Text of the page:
| 11:11 pm on Aug 31, 2010 (gmt 0)|
FB, twitter, direct to site, apps, economy, Bing gaining every month. I wonder if Eric has had a similar chair throwing event yet.
| 10:33 pm on Sep 1, 2010 (gmt 0)|
|FB, twitter, direct to site, apps, economy, Bing gaining every month. |
How about looking at stats beyond one month?
If this is a trend, then stats should be looked at beyond one month and correspond.
Does anyone have the stats available for YoY/MoM June, May, April, etc....
| 5:13 am on Sep 6, 2010 (gmt 0)|
@ByronM, most people do not do not search the web from Facebook, and FB do not particularly push it, and I assume live.com has always used Bing. That leaves Iphone as the most significant change, and that seems nothing like significant enough to cause a drop this big (its still accounts for a fairly low percentage of time spent online).
Its much for likely that Nielsons' stats are misleading.
| 5:27 am on Sep 6, 2010 (gmt 0)|
I find it hard to accept that Nielsen, whose core competence is statistics, wouldn't have noticed this startling drop and triple checked their methodology before reporting it publicly. I grant you, it definitely is startling.
| 5:57 am on Sep 6, 2010 (gmt 0)|
Of course people who are in love with Google will never believe anything negative when it comes to Google.
Even though the numbers are there staring them in the face, they still don't believe that Bing is gaining and Google is losing. Sure, it's only losing a little at a time but a loss is a loss no mater how little it is.
| 5:17 am on Sep 7, 2010 (gmt 0)|
@mrguy, of course people who hate Google/love Microsoft will unquestioningly believe anything anything negative about Google.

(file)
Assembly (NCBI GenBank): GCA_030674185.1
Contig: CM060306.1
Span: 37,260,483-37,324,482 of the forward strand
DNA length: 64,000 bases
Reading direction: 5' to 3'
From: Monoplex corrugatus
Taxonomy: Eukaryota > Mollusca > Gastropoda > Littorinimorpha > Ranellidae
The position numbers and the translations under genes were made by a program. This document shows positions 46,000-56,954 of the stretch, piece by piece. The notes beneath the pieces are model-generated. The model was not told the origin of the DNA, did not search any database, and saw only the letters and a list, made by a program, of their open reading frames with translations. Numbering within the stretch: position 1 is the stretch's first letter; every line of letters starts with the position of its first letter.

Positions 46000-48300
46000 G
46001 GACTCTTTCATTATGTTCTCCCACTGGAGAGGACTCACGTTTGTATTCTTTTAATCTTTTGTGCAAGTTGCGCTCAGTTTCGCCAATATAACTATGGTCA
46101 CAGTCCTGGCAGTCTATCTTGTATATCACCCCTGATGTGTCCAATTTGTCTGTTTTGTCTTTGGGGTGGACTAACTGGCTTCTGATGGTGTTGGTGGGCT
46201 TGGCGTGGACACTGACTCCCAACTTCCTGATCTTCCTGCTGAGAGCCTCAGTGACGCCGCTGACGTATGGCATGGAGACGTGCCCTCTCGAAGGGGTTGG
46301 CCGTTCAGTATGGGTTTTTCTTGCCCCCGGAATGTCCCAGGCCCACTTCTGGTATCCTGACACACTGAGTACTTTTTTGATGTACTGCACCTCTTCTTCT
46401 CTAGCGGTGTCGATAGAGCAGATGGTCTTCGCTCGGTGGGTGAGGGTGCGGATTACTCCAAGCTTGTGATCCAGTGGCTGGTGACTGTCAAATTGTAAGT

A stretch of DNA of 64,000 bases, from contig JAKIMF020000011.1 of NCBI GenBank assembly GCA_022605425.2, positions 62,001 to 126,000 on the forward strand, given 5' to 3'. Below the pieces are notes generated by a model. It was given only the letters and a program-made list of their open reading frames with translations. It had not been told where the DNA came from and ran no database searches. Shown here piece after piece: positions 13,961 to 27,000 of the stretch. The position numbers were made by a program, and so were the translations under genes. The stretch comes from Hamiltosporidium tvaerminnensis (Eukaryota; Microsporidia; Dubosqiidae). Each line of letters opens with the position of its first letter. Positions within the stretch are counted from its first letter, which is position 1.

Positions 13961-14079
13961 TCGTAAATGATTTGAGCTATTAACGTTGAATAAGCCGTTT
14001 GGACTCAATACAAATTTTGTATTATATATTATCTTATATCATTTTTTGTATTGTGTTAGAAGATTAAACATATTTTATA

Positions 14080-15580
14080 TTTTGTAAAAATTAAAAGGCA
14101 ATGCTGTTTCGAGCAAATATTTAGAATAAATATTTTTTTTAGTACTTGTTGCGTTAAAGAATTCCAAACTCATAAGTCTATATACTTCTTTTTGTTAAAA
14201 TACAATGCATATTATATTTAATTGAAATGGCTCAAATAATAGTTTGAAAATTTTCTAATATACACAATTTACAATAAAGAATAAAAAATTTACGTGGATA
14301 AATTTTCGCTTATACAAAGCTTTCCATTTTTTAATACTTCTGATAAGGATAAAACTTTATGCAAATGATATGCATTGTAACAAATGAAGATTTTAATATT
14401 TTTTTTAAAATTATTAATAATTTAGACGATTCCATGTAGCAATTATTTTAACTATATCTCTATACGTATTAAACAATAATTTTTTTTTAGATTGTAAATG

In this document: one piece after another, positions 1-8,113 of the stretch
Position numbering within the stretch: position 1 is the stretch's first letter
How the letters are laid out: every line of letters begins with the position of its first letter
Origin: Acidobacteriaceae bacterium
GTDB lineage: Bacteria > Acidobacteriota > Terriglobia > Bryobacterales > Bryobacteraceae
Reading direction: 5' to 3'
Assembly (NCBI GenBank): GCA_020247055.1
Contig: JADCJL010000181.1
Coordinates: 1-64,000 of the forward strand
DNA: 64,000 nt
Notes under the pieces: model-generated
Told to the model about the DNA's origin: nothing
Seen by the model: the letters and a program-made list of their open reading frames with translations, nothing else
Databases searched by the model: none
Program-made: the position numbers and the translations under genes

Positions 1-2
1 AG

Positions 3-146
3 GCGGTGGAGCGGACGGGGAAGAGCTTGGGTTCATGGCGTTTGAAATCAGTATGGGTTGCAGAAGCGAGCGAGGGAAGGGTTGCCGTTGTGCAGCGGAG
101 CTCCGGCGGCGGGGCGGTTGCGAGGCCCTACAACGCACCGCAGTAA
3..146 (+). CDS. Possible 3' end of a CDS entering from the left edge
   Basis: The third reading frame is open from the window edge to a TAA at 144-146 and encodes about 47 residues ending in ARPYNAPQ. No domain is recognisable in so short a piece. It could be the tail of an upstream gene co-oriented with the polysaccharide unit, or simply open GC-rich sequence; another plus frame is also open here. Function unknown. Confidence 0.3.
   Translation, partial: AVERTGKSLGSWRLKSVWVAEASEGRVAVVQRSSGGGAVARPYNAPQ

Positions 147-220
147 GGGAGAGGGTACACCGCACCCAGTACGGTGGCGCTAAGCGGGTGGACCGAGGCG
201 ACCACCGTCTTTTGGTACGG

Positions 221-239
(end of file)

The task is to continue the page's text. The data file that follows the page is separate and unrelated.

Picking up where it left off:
@tedster, polling companies, with a very similar core competency to Nielson have often released misleading of plain wrong. I have, over the years, found far too many mistakes by people in their core competencies to take anything for granted. There are also lots of reasons why people publish stuff knowing it is incomplete or misleading (Harry Blodget was perfectly competent and doing what everyone else did).
The blog post explicitly says that some data is excluded. It is just a blog post, not a full report. If you were a paying customer you could ask them for more info. It is in their interest to generate PR with startling numbers to remind people that they are a source of this data.
| 5:26 am on Sep 7, 2010 (gmt 0)|
Good point and well expressed, graeme_p.
Especially given all the technical innovations on the various search results pages over the past year that may or may not be counted, a deeper look at the data would probably be clarifying.
| 6:26 am on Sep 7, 2010 (gmt 0)|
| 3:23 pm on Sep 7, 2010 (gmt 0)|
I call it like it see it.
Google continues to do stupid things while Bing continues to look very professional. Example, the stupid floating logo showing up today.
Many people I know and work with use Bing now instead of Google. That is loss in my book because they used to use Google and now they don't.
It was bound to happen. Google has already hit their zenith as far as US users go and the only direction they can go is down.
I don't think they are doomed but I also don't think they are going to enjoy the dominance they have had in the US search market. Itís going to a more even playing field in the next few years since the publicís love of Google is wearing off each and every time they hear about their data collection and privacy issues.
Itís ok to be a Google lover ;)
| 7:08 pm on Sep 7, 2010 (gmt 0)|
This thread is not about Bing v Google, it's about a drop in searches of 16%. The Google v Bing thing is almost irrelevant to us if there has been a 16% drop in the use of search engines. By the way, Ask has outperformed the lot of them this month.
If neilsen is to be believed and there has been a 16% drop year on year then as far I can see this is not news. Nothing particularly dramatic has occurred this month so why no news last month of a 15% drop. Why is it suddenly news this month - they are reporting year on year.
Sure, search is declining and if you are in a market where search engines can be replaced by YouTube, twitter etc then yes, the warning signs are there. But no immediate need to go into a blind panic. Migrate your business to a more search orientated subject.
| 7:46 pm on Sep 7, 2010 (gmt 0)|
This [blog.nielsen.com ] from a month ago shows only a 1% year on year drop in the percentage of online time (percentage of a percentage!) Americans spend on search.
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